Initially, I won't be supplying the names or enough details to identify the applications. In large part, this is because the world of English-speaking academics in Japan is small, and my goal is not to alienate them or blame them for their hiring choices. But I do want to chronicle what I think went wrong in each application. To that end, I change some of the details but still convey the lesson that I learned from that failure.
I first applied for an amazingly good posting, tenure-track or tenured hires at a 国立 university. They were making several hires as part of a big push to expand their programs directed at international students (and as I later learned their programs directed at Japanese students). I was told there were approximately 40 applicants for two positions. These odds are not terrible considering several of the applicants may be unqualified or underqualified or incompetent as English speakers.
Moreover, the process was managed by a non-Japanese who had control (as far as I am aware) over the hiring decisions. I corresponded briefly with her about the positions and felt that while I was not a perfect match for the field they were hiring for that my background and experience might give me a shot -- especially since they expressed a desire to have several faculty with different skills that were complementary -- and with a PhD in philosophy how wouldn't it be complementary to their more likely choices?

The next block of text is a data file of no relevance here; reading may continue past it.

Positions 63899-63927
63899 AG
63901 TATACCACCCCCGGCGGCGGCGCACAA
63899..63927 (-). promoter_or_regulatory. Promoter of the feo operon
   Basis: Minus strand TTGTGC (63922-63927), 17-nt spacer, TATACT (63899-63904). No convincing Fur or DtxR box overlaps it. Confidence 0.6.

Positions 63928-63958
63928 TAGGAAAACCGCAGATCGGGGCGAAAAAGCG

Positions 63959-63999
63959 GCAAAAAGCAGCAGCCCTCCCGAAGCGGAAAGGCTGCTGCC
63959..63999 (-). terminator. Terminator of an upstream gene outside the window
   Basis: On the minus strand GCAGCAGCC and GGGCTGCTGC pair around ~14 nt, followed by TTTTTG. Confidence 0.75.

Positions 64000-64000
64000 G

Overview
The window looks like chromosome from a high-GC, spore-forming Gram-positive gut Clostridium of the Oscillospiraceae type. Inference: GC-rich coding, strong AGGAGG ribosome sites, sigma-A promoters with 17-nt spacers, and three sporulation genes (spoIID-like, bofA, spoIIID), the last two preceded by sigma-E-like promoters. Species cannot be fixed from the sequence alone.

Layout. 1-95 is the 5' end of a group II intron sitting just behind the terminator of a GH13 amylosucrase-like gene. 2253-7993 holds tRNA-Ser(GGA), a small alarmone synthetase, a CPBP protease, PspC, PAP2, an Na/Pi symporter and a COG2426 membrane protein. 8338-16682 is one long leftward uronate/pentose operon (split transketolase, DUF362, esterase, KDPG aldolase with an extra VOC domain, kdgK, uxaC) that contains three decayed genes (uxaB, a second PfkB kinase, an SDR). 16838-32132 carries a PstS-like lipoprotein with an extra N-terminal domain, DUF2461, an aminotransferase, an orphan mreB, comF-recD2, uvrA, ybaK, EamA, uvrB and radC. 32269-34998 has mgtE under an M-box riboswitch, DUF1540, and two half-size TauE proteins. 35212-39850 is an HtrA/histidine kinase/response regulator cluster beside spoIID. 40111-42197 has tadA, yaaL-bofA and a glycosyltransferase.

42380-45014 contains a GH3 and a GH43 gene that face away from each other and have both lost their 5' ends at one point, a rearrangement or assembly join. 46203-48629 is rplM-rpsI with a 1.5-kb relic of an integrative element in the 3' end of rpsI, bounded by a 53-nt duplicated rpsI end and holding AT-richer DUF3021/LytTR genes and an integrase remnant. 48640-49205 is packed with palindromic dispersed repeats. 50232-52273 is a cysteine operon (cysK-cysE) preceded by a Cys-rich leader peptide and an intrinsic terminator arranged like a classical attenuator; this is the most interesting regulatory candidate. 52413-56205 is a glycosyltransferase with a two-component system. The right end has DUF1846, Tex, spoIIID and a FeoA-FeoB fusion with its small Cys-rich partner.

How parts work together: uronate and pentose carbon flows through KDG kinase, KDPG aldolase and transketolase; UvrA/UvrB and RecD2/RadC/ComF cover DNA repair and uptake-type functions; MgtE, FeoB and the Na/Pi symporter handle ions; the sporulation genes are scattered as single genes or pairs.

But alas, my applications was not even considered. As a first measure to cull the amount of applications to consider, they skipped over everyone who was not PhD in hand. I myself was not at the time -- though I a now and took that as a lesson to move up my defense date. Unlike America where you can hold off and a letter is sufficient to explain to the committee that you will graduate, Japanese universities and hiring committees expect a PhD in hand at the time of application.